Endocrine Disorders Specialty Pharmacy
Endocrine disorders are a collection of conditions affecting the function and influence of the body's endocrine system
Growth hormone (GH) abnormalities are detected by a growth hormone test, which measures the amount of human growth hormone (HGH) in the blood. GH is made by the pituitary gland and is needed for growth. It plays an important role in how the body uses food for energy (metabolism).
The amount of GH in the blood changes during the day and is affected by exercise, sleep, emotional stress, and diet. Too much GH during childhood can cause a child to grow taller than normal (gigantism).
Too little GH during childhood can cause a child to grow less than normal (dwarfism). Both conditions can be treated if found early.
Growth Hormone Deficiency (low values): Growth hormone deficiency (GHD) is a rare disorder characterized by the inadequate secretion of growth hormone (GH) from the anterior pituitary gland, a small gland located at the base of the brain that is responsible for the production of several hormones. GHD can be present from birth (congenital), resulting from genetic mutations or from structural defects in the brain. It can also be acquired later in life as a result of trauma, infection, radiation therapy, or tumor growth within the brain. A third category has no known cause (idiopathic). Synthetic human growth hormone was developed in 1985 and approved by the FDA for specific uses in children and adults. In children, HGH injections are approved for treating short stature of unknown cause as well as poor growth due to a number of medical causes.
Growth Hormone Excess (high values): High GH values may mean gigantism or acromegaly is present. These conditions are caused by a noncancerous tumor in the pituitary gland (adenoma). Insulin-like growth factor 1 (IGF-1) levels should also be high. High GH levels may also be caused by diabetes, kidney disease, or starvation. These conditions do not cause high IGF-1 levels.
Insulin-like Growth Factor Deficiency: Some children have growth failure, despite normal or even high levels of growth hormone (GH). In some of these children there are abnormally low levels of IGF-1 and this condition is called Primary Insulin-like Growth Factor Deficiency (PIGFD). Here the term ‘primary’ means that no secondary cause of low IGF-1 levels (e.g. a chronic medical illness) can be identified.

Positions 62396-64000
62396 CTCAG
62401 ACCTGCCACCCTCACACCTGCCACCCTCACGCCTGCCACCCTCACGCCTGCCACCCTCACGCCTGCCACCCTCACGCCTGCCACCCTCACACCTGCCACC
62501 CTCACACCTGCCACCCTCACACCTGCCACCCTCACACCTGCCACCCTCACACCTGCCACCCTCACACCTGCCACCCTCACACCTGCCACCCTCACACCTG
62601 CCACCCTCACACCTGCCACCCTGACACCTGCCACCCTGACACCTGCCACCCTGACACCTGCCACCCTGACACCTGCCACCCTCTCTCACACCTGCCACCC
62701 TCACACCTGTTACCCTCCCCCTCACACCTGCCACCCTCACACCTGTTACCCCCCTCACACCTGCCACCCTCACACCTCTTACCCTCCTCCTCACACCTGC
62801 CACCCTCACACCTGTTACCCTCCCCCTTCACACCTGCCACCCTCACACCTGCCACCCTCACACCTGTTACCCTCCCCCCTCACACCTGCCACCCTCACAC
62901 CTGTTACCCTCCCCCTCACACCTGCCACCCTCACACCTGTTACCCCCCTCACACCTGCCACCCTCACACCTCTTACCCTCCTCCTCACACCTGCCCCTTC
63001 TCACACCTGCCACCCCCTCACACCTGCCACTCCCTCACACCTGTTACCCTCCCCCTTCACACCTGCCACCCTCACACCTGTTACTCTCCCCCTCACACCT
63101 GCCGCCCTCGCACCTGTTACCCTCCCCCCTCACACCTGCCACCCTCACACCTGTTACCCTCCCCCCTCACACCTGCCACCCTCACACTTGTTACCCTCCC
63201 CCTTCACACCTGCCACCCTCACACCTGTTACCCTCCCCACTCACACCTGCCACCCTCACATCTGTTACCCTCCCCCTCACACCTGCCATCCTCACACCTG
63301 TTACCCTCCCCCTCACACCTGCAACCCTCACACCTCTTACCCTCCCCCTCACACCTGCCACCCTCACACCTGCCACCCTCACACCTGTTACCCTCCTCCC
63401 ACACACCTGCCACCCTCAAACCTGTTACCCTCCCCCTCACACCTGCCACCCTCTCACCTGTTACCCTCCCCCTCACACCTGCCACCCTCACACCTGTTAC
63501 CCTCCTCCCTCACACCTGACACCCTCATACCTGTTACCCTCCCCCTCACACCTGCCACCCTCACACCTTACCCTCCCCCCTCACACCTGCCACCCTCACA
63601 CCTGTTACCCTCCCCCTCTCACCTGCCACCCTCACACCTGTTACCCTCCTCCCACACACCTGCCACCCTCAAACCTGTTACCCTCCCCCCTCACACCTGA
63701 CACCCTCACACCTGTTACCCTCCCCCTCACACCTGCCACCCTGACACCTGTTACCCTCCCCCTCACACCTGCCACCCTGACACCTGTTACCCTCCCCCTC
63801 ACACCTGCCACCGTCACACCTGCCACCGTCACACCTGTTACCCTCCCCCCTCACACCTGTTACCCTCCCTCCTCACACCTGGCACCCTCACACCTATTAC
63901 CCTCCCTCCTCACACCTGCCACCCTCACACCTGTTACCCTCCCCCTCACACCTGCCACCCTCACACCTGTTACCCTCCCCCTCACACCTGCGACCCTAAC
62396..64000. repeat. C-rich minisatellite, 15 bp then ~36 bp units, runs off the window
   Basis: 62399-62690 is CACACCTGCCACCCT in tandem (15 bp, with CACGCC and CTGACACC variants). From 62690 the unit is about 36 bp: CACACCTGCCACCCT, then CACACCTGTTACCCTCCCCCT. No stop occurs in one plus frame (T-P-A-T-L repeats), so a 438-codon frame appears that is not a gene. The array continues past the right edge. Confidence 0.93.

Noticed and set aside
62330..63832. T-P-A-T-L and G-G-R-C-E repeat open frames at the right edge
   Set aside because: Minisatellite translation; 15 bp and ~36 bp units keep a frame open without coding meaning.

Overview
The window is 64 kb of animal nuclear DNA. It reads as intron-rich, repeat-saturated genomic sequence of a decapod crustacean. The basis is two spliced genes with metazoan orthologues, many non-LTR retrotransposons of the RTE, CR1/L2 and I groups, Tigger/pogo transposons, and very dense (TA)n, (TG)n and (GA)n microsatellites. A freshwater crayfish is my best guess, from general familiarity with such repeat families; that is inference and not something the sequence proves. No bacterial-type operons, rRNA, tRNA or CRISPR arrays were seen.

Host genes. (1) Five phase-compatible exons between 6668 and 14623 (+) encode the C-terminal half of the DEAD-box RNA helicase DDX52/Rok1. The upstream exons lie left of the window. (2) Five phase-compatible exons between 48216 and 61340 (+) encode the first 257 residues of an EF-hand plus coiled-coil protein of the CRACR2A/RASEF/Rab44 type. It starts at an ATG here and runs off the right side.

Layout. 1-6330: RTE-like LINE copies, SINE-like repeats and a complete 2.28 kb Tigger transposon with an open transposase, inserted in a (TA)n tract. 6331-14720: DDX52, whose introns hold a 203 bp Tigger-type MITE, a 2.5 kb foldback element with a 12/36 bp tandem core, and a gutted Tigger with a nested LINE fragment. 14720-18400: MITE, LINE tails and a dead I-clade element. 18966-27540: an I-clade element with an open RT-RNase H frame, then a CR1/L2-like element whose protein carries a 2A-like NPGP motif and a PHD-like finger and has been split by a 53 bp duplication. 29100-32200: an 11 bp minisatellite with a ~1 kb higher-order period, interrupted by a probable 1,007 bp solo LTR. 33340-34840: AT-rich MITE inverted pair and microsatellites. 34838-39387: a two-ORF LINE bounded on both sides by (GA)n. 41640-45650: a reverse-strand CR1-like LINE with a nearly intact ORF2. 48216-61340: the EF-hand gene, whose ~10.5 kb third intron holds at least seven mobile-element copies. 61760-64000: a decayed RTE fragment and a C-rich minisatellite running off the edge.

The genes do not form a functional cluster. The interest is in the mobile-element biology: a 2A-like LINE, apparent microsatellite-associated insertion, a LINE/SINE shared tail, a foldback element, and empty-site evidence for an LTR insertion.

Central Precocious Puberty (CPP): Central precocious puberty is a condition that causes early sexual development in girls and boys. While puberty typically begins between ages and 8 and 13 in girls and 9 and 14 in boys, girls with central precocious puberty begin exhibiting signs before age 8, and boys before age 9.
Diabetes mellitus is a disorder in which the body does not produce enough or respond normally to insulin, causing blood sugar (glucose) levels to be abnormally high. There are three main types of diabetes;
Prediabetes: Prediabetes is a condition in which blood glucose levels are too high to be considered normal but not high enough to be labeled diabetes. People have prediabetes if their fasting blood glucose level is between 100 mg/dL (5.6 mmol/L) and 125 mg/dL (6.9 mmol/L) or if their blood glucose level 2 hours after a glucose tolerance test is between 140 mg/dL (7.8 mmol/L) and 199 mg/dL (11.0 mmol/L). Prediabetes carries a higher risk of future diabetes as well as heart disease. Decreasing body weight by 5 to 10% through diet and exercise can significantly reduce the risk of developing future diabetes.
Type 1 diabetes: In type 1 diabetes (formerly called insulin-dependent diabetes or juvenile-onset diabetes), the body's immune system attacks the insulin-producing cells of the pancreas, and more than 90% of them are permanently destroyed. The pancreas, therefore, produces little or no insulin. Only about 5 to 10% of all people have type 1 disease. Most people who have type 1 diabetes develop the disease before age 30, although it can develop later in life.
Type 2 diabetes: In type 2 diabetes (formerly called non– insulin-dependent diabetes or adult-onset diabetes), the pancreas often continues to produce , sometimes even at higher-than-normal levels, especially early in the disease. However, the body develops resistance to the effects of insulin, so there is not enough insulin to meet the body’s needs. As type 2 diabetes progresses, the insulin-producing ability of the pancreas decreases.